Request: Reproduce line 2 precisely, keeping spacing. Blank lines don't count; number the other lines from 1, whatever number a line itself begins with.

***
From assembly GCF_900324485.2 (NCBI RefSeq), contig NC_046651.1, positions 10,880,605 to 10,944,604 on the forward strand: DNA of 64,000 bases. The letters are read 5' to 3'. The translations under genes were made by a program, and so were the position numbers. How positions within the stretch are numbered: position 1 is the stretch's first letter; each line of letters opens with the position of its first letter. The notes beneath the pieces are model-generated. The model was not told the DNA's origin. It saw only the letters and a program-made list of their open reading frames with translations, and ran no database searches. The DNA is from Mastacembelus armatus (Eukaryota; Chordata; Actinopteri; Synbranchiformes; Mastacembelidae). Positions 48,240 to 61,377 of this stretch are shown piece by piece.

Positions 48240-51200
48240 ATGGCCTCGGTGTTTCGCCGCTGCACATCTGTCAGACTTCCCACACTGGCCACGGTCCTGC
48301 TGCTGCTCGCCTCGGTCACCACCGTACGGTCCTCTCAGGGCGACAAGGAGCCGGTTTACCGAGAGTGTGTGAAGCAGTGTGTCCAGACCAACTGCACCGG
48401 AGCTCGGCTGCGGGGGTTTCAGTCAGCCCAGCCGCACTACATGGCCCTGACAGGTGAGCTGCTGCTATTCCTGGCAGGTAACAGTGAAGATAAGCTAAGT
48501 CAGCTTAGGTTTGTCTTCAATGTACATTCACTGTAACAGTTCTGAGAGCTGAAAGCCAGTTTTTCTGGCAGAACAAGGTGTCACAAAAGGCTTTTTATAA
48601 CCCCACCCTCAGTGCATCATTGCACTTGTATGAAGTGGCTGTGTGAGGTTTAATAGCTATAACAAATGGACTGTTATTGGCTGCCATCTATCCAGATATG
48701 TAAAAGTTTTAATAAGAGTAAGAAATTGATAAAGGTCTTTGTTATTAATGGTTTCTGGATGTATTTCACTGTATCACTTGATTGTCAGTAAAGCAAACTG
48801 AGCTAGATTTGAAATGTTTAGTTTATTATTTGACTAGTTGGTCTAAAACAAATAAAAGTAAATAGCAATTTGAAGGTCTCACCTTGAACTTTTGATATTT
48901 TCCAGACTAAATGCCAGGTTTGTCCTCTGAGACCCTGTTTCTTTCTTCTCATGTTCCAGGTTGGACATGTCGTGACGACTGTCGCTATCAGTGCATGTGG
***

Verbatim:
Positions 48240-51200